The Norse Creation Myth
In every region of the world, mythology has been used to explain the workings of the universe. Things that mankind was unable to explain were attributed to deities, monsters, and fate.
One of the biggest questions people have always had was how the world and mankind were created. Until the 20th century, there was no explanation for the origins of the universe other than the supernatural.
The Norse people, like all other ancient cultures, had their own explanation for how the world began.
Many aspects of this creation myth are familiar, but some seem especially fantastical or surprising. Even the most amazing aspects of the Norse creation myth have parallels in other European cultures, however.
From the first giant to an enormous salt-licking cow, keep reading to find out what makes the Norse myth of creation unique and memorable!
The Norse creation myth began with an empty space called Ginnungagap.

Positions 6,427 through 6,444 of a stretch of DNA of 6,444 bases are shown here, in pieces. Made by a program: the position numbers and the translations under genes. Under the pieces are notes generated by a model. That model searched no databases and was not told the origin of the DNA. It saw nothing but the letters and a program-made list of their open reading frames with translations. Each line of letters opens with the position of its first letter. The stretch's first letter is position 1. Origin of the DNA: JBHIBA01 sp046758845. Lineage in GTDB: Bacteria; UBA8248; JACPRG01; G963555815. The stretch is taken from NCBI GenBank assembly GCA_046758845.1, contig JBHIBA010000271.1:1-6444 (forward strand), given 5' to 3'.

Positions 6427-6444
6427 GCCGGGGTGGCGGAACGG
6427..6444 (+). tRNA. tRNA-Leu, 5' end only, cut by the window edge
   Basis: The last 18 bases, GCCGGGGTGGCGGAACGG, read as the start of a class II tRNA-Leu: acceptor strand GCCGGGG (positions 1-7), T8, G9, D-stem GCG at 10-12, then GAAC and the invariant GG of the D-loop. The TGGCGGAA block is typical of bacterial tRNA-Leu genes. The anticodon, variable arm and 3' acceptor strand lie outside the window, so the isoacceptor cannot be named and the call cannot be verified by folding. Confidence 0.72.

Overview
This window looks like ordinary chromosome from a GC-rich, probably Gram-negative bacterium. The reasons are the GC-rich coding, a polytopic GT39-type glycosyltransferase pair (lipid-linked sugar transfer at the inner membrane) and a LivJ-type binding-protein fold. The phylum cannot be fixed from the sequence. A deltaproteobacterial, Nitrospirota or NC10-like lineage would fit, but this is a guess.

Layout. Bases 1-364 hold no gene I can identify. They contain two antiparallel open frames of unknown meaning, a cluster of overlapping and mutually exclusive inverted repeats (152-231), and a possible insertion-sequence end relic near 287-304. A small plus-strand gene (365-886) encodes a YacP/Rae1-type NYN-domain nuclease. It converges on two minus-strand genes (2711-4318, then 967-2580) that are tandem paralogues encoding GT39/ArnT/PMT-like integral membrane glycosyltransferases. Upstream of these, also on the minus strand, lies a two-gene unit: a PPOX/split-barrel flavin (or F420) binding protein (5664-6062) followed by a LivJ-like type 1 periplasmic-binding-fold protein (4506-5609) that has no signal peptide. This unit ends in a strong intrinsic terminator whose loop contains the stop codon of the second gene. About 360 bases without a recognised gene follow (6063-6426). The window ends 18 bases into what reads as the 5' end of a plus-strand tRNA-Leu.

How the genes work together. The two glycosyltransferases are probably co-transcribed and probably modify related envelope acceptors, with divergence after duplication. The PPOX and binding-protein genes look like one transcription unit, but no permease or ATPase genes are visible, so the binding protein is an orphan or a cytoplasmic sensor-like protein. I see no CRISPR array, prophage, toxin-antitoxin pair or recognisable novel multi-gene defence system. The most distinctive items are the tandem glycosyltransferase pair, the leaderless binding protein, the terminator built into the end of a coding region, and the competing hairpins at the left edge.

In the north was a well called Hvergelmir. This gave water to Yggdrasil, the great World Tree.
The northern portion of Ginnungagap was extremely cold, however. The water that was not taken up by Yggdrasil quickly froze, forming the frigid world of Niflheim.
Meanwhile, the southern portion of Ginunngagap grew hotter and hotter. It became Muspelheim, the land of fire.
The scant warmth that reached Niflheim made small droplets of water thaw and drip off of the ice. When these fell all the way to Muspelheim, they sent up sparks.
The heat and fire began to mix in Ginunngagap. The steam and mists swirled and concentrated until they took the form of Ymir, the first giant.
The mists also created Auðumla, an enormous primordial cow. Ymir fed on her milk while Auðumla licked the salt that had gathered on the icy rocks of Niflheim.
Where Auðumla licked, the ice took shape. Eventually, it formed Búri, the first god.
Búri eventually had at least one child, although the process by which he did so is unknown. His son was named Borr.